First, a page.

Agriculture groups, business urge Congress to act on WRDA
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[August 29, 2013]
BLOOMINGTON -- Illinois Farm
Bureau, in conjunction with the American Farm Bureau Federation, ADM,
Illinois Corn Growers and Carpenters' District Council of Greater
St. Louis, held a press conference Tuesday urging Congress to act on
and appropriate funding for the Water Resources Development Act.
The legislation would authorize new projects for flood protection,
port improvements and upgrades to the nation's locks and dams
infrastructure. Additionally, it would improve U.S. transportation
capacity, relieve growing congestion on U.S. highways and foster a
more competitive transportation environment.
In addition to
legislation being passed, appropriations must also be allocated to
fund the bill. WRDA legislation has been approved previously, but no
appropriations have been allocated to fund the projects.
"The Farm Progress Show is traditionally a display of progress
and technology in farming and agriculture. Still, with all of this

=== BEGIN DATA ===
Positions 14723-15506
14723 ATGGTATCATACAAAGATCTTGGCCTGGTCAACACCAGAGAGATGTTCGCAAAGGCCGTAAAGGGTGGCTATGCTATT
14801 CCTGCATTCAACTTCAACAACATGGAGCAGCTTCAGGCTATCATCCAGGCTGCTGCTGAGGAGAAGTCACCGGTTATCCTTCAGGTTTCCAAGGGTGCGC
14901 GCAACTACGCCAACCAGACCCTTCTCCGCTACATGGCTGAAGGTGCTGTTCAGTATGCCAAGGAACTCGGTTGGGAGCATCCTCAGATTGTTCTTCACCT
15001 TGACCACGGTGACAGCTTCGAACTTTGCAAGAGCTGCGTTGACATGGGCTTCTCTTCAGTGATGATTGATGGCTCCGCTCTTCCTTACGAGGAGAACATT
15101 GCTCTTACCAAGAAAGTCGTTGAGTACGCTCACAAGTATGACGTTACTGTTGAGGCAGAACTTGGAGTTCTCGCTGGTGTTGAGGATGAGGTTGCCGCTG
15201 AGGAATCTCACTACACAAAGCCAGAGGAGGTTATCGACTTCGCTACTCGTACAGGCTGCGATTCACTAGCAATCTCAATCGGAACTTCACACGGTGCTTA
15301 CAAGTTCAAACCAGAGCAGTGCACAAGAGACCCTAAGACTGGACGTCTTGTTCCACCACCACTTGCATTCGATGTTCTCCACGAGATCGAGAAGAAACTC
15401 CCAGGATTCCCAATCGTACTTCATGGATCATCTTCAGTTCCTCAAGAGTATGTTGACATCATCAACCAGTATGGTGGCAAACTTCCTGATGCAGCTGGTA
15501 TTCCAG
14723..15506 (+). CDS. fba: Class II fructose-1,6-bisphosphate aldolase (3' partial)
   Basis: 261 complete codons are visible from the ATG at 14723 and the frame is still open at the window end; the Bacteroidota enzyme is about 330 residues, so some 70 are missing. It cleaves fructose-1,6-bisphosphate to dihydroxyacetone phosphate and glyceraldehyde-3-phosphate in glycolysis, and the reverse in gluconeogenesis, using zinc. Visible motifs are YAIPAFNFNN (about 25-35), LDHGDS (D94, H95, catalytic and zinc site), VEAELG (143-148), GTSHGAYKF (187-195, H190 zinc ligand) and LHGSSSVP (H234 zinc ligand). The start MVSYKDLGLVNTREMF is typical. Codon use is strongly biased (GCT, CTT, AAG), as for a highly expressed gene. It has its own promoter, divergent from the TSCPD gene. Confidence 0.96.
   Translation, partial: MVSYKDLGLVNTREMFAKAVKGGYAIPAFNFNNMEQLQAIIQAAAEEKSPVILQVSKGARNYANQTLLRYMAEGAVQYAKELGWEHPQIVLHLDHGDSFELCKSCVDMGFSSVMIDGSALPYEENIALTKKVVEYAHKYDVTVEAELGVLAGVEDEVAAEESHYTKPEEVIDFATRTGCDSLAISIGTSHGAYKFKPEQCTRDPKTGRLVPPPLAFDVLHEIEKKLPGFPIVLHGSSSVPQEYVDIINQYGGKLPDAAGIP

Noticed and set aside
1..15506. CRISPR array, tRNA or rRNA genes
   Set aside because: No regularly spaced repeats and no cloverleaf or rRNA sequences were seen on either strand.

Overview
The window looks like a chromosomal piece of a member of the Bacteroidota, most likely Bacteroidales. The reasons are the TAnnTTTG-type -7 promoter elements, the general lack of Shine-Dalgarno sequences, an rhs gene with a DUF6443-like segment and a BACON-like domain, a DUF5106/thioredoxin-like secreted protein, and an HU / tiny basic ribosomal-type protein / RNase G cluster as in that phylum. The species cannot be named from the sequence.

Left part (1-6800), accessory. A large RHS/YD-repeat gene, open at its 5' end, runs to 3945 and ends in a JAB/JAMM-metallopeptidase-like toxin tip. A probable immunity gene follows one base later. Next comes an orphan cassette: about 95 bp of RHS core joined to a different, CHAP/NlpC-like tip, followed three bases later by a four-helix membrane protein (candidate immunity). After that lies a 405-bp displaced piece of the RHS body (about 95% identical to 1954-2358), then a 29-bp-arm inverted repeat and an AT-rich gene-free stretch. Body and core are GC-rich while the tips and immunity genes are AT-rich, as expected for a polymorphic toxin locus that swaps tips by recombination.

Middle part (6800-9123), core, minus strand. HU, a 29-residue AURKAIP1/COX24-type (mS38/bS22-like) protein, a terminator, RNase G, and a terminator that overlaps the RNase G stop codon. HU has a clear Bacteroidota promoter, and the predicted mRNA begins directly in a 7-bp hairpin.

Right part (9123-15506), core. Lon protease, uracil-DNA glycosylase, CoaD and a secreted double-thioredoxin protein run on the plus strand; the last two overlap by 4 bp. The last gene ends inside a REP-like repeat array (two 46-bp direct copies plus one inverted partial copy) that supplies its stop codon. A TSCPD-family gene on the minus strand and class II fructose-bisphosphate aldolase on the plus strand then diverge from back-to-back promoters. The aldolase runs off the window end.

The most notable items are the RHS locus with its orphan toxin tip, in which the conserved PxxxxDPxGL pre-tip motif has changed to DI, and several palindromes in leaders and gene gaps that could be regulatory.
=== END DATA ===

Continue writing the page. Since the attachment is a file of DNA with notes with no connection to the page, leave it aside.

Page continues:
growth, technology and advancement, farmers, business and industry
are stuck working with a river system that hasn't been updated since
the Depression," said Philip Nelson, Illinois Farm Bureau president.
"It's time for Congress to act on this
important legislation," Nelson said. "Just like interstate highways
or railways, America's river system is extremely important in moving
commerce, both within the country and to other countries around the
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Others who spoke to the media were Royce Wilken, president of
American River Transportation Co., a subsidiary of ADM; Paul Taylor,
president of Illinois Corn Growers; and Dale Roth, business
representative for Carpenters' District Council of St. Louis.
[Text from file received from
Illinois Farm Bureau]
The Illinois Farm Bureau is a member
of the American Farm Bureau Federation, a national organization
of farmers and ranchers. Founded in 1916, IFB is a nonprofit,
membership organization directed by farmers who join through
their county Farm Bureau. IFB has a total membership of more
than 400,000, a voting membership of more than 82,000 and
represents 3 out of 4 Illinois farmers.